Lee County Probate Judge Bill English is going to need an army of volunteers to pull off the vote on Election Day.
English is in charge of state and federal election voting in Lee County. He’s busy rounding up volunteers, assessing equipment needs and making sure the polls will be properly staffed and ready for record turnout Nov. 3, when Donald Trump and Joe Biden square off atop the ballot for the presidency, and incumbent Doug Jones takes on challenger Tommy Tuberville to represent Alabama in the U.S. Senate.
The judge declined to speculate about poll turnout, but he sounded reasonably certain that there would be lines at the polls.
“Honestly, people should expect up to an hour wait at polling sites on Election Day,” English told the Opelika-Auburn News.
English has a large corps of veteran poll workers to draw on, including Barbara Vining. She first started working elections after retiring from Fort Benning in 2008. Her late husband, Kenneth, was also a fixture at the polls on voting days.
Vining, 75, helps voters who show up at Smiths Station Junior High School, which English says produces “the second biggest box” in every election.
“It’s pretty busy there every year,” said Vining, who will be chief inspector there Nov. 3.
“This year, the lines could go from there all the way to Opelika,” she joked.
However busy it gets this year, Vining is looking forward to the job.
“I enjoy volunteering. I do a lot of it,” she said. “I love people and the only times I see some of them is when I’m working at the polls. It’s a long day, but it’s rewarding to most of the workers … and I’m doing my civic duty.”
English wants to beef up staffing this year to accommodate the aforementioned crush of voters that many people expect. He’s confident he can spread out his veterans, like Vining, across the county to help the less experienced workers.
Several new volunteers have already applied for training, which will take place the week before the election.
The judge marveled at the commitment of the volunteers who, year-after-year, give up their day to help out, usually starting around 6 a.m. and maybe not getting to go home until after 10 p.m.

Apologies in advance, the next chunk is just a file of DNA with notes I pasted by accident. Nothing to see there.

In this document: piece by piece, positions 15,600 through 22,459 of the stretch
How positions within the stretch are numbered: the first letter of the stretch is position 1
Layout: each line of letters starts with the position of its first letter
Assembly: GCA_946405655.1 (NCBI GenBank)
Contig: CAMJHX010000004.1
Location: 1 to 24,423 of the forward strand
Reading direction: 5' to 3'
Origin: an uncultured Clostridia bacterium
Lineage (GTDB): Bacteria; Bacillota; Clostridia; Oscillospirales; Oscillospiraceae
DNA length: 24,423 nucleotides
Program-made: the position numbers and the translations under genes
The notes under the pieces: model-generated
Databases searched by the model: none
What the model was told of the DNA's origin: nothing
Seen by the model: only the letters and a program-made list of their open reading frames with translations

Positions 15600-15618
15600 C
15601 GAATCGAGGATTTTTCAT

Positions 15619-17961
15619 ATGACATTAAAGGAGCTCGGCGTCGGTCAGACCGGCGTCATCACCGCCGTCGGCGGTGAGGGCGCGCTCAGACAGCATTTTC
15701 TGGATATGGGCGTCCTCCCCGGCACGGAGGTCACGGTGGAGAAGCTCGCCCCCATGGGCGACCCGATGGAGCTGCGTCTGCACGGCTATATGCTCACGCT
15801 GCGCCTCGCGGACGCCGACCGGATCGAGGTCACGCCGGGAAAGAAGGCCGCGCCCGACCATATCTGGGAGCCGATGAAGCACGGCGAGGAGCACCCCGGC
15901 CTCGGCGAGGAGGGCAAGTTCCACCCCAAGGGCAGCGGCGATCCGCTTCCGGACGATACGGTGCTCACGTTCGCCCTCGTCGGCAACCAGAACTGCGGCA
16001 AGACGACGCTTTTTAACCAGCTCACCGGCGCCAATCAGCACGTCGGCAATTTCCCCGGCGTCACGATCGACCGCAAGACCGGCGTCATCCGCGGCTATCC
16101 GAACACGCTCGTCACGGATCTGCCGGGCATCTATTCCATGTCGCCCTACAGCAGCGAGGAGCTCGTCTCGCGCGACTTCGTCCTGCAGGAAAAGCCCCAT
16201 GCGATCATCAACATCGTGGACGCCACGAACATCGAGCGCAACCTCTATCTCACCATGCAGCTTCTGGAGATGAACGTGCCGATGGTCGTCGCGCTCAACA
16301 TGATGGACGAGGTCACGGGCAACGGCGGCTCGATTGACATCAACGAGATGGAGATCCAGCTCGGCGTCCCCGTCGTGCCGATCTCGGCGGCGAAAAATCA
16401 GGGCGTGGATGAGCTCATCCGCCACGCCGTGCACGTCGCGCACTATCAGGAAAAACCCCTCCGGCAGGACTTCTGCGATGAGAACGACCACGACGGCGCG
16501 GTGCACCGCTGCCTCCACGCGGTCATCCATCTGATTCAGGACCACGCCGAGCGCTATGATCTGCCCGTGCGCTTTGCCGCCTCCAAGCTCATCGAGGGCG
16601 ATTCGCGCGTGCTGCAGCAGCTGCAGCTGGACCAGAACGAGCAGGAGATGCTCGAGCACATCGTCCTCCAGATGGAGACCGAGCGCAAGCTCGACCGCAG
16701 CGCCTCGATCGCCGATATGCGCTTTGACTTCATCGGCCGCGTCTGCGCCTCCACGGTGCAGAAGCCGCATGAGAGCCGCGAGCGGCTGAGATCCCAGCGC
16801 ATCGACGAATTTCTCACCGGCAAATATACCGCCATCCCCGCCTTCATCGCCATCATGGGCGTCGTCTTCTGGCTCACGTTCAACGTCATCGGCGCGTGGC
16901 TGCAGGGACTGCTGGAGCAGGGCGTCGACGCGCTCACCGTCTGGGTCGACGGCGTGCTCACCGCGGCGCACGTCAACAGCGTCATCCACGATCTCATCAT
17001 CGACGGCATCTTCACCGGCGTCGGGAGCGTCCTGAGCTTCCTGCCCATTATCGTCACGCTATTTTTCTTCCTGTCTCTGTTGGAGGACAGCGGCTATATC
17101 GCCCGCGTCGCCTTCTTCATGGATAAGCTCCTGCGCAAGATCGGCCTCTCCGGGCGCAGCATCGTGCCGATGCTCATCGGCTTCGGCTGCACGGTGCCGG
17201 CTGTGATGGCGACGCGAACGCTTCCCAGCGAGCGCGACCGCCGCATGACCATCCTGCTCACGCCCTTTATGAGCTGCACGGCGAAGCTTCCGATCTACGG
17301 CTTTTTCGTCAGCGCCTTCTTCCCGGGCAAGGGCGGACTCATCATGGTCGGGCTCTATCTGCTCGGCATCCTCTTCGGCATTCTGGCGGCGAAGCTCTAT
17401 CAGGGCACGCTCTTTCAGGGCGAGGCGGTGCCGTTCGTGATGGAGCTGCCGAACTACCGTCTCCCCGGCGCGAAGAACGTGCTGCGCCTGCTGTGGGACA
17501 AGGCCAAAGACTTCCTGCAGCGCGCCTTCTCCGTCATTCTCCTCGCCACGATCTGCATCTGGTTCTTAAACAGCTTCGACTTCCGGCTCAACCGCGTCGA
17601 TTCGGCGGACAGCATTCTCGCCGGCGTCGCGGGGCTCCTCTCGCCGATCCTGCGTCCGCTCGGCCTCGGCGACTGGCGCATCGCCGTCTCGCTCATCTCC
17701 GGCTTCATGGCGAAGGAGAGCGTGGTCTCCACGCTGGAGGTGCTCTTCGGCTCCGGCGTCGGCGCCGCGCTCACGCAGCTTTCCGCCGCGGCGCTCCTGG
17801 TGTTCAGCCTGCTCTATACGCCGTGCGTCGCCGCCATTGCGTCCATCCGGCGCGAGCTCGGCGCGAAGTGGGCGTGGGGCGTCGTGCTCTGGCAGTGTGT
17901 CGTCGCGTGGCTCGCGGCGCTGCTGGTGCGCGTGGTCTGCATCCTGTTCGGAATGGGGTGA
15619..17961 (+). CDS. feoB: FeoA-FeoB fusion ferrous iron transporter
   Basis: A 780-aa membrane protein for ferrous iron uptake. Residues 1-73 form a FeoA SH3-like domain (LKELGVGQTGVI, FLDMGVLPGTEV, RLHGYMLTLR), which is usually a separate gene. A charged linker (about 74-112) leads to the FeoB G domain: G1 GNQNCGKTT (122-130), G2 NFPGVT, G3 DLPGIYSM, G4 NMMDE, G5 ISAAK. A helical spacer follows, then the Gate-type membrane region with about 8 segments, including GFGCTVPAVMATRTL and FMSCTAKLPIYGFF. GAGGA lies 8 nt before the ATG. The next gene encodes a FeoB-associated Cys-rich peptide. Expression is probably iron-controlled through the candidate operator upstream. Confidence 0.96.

“And we're going to pay them a grand total of $125. That's the less than minimum wage,” English sighed.
Absentee ballot applications are available online at https://www.sos.alabama.gov/alabama-votes/voter/absentee-voting or at AlabamaVotes.gov. Paper copies are available in the Lee County Courthouse or county satellite offices in Auburn and Smiths Station.
Voters can also call the Absentee Election Office at (334) 737-3490 to request an application and one will be mailed to them. The deadline for applying for an absentee ballot is Thursday, Oct. 29.
The mail-in option is recommended by county elections officials for people worried about long lines on Election Day. The envelopes are bar-coded and can be tracked online. Going this route will also prevent long waits for voters who go to the county courthouse to vote absentee in person, as the election staff is short on space and free hands to help walk-ins.
Completed applications may be delivered in person to the Absentee Election Manager James Majors or sent through the US Mail to PO Box 1616, Opelika, AL 36803. No one can return another person’s application, i.e. a spouse; rules allow only one application per envelope, no exceptions.
The Absentee Election Manager’s Office in the Lee County Courthouse is open Monday through Friday, 8:30 a.m.-4:30 p.m. In addition, it will remain open until 6 p.m. every Tuesday and Thursday throughout October.
Absentee services will also be offered for the next three Saturdays, from 9 a.m.-1 p.m., at the following sites:
Saturday – Smiths Station City Hall Annex Probate Office, 2336 Lee Road 430;
Oct. 17 – Auburn Courthouse Annex Probate Office, 1240 Mall Pkwy.;
Oct. 24 – Lee County Absentee Election Office, Lee County Courthouse, 215 S Ninth St. in Opelika.
The deadline to apply for an absentee ballot is close of business Thursday, Oct. 29. The deadline to postmark or return a ballot in person is close of business Monday, Nov. 2.
Becoming a poll worker
Anyone interest in working the polls should go to https://www.sos.alabama.gov/alabama-votes/become-poll-worker.
They should fill out the form and email it to English at email@example.com, or drop it off at the Lee County Courthouse probate office in downtown Opelika.
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